Brian Leiter on Diversity Statements as Political Tests

The Legal Problem With Diversity Statements

When Abigail Thompson, a mathematician at the University of California at Davis, wrote an opinion piece last fall in the Notices of the American Mathematical Society lamenting the use of mandatory diversity statements in job applications, comparing them to the loyalty oaths of the McCarthy era, it unleashed a torrent of commentary, both condemning and supporting her. Thompson, after praising other efforts to diversify the mathematics profession, wrote:

In 1950 the Regents of the University of California required all UC faculty to sign a statement asserting that "I am not a member of, nor do I support any party or organization that believes in, advocates, or teaches the overthrow of the United States Government, by force or by any illegal or unconstitutional means, that I am not a member of the Communist Party." Eventually 31 faculty members were fired over their refusal to sign … Faculty at universities across the country are facing an echo of the loyalty oath, a mandatory "Diversity Statement" for job applicants. The professed purpose is to identify candidates who have the skills and experience to advance institutional diversity and equity goals. In reality it’s a political test, and it’s a political test with teeth.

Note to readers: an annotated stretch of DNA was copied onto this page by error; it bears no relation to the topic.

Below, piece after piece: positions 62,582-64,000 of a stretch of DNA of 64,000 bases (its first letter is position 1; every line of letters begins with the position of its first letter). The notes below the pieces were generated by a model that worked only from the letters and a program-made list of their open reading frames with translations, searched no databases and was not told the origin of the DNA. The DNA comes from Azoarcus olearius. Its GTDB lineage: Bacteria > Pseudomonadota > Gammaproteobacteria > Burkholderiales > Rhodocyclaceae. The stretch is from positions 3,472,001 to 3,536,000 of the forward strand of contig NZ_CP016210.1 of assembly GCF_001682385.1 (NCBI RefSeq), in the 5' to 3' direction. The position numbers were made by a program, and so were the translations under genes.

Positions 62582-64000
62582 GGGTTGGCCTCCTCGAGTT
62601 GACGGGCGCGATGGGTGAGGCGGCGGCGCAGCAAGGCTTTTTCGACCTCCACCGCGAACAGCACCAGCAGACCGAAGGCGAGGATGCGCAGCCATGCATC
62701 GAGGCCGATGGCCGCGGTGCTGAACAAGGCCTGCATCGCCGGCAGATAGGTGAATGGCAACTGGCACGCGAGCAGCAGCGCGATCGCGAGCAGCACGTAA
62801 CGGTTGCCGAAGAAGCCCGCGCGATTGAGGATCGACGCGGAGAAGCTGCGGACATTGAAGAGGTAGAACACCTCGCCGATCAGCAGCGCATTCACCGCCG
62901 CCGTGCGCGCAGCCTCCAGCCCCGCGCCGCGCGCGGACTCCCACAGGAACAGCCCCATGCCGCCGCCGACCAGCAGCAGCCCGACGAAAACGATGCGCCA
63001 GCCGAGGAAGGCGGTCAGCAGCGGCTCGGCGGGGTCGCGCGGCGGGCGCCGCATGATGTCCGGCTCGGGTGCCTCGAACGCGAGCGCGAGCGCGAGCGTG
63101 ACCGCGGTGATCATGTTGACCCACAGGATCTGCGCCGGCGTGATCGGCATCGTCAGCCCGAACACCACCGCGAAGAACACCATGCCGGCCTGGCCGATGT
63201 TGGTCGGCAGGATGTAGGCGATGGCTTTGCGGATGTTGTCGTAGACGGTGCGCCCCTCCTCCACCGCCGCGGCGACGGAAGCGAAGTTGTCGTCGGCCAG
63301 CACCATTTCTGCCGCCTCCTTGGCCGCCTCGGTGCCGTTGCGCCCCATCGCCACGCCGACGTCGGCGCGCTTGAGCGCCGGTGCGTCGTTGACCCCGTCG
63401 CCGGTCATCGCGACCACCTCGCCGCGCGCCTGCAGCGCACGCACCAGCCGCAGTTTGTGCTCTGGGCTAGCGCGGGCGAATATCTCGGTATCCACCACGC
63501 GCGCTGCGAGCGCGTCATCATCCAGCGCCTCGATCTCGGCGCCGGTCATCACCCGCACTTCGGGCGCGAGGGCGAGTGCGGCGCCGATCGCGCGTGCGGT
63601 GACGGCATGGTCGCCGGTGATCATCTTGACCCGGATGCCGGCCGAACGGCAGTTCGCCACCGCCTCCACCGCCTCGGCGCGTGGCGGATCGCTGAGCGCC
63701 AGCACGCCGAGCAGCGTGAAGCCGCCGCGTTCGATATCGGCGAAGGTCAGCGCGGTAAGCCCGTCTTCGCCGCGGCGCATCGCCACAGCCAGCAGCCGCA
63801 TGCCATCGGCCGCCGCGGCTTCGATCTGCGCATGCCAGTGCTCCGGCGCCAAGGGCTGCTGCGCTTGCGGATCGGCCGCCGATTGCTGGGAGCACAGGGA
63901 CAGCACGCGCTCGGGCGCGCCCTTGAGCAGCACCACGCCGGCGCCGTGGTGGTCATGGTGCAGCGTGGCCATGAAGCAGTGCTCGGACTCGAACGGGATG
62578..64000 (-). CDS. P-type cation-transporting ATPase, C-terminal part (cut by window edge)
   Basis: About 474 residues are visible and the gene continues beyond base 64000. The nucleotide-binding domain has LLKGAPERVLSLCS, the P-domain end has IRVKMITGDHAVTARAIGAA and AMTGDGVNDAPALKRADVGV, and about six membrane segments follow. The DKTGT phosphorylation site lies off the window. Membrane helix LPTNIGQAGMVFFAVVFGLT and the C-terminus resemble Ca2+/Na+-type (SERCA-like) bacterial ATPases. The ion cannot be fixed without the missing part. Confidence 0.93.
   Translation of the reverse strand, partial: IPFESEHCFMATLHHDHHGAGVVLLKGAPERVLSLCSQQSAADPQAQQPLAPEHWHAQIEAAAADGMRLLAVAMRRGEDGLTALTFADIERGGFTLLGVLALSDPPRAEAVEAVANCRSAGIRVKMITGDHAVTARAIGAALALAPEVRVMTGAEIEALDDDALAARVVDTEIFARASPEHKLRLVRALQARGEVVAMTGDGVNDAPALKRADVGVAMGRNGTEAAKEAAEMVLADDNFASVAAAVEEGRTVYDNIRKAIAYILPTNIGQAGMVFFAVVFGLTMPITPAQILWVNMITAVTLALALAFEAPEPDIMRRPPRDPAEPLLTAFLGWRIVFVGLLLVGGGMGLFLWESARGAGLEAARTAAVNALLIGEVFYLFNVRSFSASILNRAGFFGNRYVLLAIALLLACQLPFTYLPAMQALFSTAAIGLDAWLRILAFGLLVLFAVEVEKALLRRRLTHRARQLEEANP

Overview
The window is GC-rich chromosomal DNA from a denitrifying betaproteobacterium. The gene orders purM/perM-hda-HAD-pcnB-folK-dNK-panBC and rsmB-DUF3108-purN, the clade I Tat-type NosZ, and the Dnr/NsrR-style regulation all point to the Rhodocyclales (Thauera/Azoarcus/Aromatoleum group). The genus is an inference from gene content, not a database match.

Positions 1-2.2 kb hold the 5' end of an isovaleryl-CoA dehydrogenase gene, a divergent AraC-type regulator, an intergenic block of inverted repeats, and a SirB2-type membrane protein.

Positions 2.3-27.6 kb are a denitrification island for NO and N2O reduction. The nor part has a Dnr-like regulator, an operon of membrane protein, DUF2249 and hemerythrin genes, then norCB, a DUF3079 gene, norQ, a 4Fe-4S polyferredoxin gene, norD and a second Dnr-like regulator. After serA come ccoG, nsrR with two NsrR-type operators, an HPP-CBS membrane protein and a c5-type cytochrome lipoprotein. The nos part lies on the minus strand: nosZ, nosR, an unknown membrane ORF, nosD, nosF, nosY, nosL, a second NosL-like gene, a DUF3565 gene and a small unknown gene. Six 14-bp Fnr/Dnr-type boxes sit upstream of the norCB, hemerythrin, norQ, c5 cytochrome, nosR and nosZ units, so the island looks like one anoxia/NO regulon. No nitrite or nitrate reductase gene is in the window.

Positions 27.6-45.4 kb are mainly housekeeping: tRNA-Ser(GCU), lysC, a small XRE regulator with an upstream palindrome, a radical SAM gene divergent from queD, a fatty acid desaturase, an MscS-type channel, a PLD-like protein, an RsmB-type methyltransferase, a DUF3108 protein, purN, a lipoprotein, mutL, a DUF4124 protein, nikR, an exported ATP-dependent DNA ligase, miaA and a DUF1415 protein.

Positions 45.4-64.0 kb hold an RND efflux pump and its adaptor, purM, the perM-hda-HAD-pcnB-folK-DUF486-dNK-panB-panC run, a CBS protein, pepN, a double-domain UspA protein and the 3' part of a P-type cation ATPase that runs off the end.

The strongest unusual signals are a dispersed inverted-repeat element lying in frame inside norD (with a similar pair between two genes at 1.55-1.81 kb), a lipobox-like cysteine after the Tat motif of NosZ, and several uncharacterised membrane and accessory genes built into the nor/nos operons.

The teeth derive from the fact that some universities and departments are using scores on the diversity statement to make the first cuts in faculty searches. That would not be objectionable if it were only a device for weeding out candidates unwilling to work with a diverse student body: The ability to do so obviously goes to the core of a faculty member’s professional duties. The problem is that the new diversity statements go well beyond that, requiring candidates to profess allegiance to a controversial set of moral and political views that have little or no relationship to a faculty member’s pedagogical and scholarly duties.

Read more at The Chronicle of Higher Education